Can a machine grade a writing test? Surprisingly, it’s a subject of some dispute, with dueling studies, impassioned statements and an online petition.
A critical driver is money. As tests are being developed for the new Common Core K-12 educational standards, some see computer scoring as critical in keeping costs manageable. The issue also arises with online university classes.
We’re great fans of saving money, but this one goes too far.
Supporters argue great strides have been made in using artificial intelligence to grade writing, and a study last year from the University of Akron concluded machine scoring was “capable of producing scores similar to human scores for extended-response writing items ...”
Massachusetts Institute of Technology researcher Les Perelman critiqued that study in March of this year, attacking its methodology and complaining that it was not published in a peer-reviewed journal. He is part of a group calling itself Professionals Against Machine Scoring of Student Essays in High-Stakes Assessment, which has launched an online petition opposing machine testing.
Two of the groups developing Common Core tests told Education Week they’re studying the use of machine scoring in their pilot tests and will await those results before making decisions.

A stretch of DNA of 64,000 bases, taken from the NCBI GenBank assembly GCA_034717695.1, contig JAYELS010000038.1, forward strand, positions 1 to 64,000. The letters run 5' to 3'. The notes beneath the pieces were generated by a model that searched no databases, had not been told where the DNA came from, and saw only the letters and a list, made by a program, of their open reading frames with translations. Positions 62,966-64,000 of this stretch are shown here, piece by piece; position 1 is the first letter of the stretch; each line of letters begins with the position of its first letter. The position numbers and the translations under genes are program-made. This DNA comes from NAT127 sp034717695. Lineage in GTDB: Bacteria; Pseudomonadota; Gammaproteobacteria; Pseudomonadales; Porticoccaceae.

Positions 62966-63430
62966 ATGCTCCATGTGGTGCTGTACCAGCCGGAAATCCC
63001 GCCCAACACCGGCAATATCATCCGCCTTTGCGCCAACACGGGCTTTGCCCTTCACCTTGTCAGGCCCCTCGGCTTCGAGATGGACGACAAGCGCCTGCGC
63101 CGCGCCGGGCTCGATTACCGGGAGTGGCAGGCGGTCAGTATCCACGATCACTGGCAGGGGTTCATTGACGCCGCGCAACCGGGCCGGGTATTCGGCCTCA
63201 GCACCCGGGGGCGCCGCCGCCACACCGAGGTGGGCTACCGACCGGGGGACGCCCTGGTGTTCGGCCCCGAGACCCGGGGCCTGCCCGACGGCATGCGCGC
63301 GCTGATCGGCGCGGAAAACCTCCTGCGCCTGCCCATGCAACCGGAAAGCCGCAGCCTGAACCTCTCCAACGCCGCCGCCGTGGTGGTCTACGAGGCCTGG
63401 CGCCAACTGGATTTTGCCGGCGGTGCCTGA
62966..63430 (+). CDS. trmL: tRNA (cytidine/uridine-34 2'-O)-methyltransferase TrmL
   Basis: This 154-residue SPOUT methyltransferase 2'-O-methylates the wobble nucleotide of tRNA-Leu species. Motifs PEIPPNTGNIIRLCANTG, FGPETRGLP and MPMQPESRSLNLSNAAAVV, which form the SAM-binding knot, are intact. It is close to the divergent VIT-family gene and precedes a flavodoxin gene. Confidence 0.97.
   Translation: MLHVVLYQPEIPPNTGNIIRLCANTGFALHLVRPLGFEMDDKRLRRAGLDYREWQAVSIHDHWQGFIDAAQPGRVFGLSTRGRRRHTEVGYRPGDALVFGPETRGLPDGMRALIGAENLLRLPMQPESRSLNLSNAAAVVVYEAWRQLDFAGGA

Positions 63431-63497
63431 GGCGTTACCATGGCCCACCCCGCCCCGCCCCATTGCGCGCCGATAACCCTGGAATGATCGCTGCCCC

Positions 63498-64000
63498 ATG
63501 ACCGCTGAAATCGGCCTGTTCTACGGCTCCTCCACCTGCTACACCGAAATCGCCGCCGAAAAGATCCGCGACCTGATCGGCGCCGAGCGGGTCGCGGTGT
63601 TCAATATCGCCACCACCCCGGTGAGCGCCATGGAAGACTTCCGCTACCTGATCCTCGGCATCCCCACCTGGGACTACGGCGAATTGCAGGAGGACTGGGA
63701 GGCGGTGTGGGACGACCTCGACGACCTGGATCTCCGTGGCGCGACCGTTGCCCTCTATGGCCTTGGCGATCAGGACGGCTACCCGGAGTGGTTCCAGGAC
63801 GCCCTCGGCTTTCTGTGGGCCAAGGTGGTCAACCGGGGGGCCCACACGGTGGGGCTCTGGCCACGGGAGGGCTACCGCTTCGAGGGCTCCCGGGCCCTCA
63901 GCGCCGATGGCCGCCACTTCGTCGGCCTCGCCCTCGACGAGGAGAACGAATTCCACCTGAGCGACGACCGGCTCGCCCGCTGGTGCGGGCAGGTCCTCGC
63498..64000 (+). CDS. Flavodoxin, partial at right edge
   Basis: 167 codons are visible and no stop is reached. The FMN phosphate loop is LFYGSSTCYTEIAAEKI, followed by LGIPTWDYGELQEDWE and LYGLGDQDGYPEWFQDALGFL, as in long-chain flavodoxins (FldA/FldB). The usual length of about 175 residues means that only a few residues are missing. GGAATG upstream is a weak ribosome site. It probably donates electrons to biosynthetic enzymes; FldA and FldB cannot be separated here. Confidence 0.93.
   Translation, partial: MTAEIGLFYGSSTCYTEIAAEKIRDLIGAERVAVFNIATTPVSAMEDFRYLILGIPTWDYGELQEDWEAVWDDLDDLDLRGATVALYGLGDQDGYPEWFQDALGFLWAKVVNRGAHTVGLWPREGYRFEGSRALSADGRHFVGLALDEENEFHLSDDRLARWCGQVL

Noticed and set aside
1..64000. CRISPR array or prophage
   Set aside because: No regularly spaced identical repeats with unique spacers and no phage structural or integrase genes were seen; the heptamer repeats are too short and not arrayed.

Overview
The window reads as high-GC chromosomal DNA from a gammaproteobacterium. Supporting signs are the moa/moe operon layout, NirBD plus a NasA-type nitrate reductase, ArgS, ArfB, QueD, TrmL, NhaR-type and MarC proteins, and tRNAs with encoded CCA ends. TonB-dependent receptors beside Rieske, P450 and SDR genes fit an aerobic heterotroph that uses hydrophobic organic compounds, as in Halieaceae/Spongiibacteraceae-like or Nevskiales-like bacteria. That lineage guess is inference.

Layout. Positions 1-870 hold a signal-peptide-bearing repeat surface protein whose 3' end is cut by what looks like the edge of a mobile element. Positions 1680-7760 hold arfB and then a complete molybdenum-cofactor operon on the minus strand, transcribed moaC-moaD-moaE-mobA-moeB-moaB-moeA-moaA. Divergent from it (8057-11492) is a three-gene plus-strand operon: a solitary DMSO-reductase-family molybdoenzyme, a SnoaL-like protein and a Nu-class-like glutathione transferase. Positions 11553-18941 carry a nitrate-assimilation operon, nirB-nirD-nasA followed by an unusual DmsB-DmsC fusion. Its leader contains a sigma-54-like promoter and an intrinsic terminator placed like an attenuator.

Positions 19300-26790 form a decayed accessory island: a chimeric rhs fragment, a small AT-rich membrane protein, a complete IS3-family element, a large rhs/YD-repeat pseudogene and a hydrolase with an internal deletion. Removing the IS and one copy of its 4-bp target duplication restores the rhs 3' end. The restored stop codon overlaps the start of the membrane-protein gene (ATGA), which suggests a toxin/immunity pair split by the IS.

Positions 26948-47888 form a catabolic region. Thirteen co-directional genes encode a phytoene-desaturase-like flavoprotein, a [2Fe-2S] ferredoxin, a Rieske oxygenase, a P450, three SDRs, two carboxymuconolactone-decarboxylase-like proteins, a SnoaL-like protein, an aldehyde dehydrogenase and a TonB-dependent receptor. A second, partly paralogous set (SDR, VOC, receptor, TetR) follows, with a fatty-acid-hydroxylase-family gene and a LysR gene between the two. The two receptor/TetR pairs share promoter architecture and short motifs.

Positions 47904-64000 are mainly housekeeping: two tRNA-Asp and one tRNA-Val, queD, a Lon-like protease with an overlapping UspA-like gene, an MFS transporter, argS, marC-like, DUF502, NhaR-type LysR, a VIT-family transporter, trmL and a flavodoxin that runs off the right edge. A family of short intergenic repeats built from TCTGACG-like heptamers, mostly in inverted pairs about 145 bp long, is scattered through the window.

A less controversial use of the technology is not for testing, but to give students immediate feedback and allow them to learn by revising their work. It is considered successful at judging structure and grammar, less so for organization, use of evidence, or quality of argument.
Quick response surely has value, although even here the support has a large economic component: Big classes prevent teachers from giving timely, thorough critiques. The machines’ instant feedback helps compensate for that.
Using machines to replace teachers is risky business, whether for high-stakes tests or for learning to write. Our world is increasingly impersonal and automated, but bringing those “efficiencies” into the classroom could have far more long-term and damaging results. Technology can be an important tool for teachers, but it can’t replace them.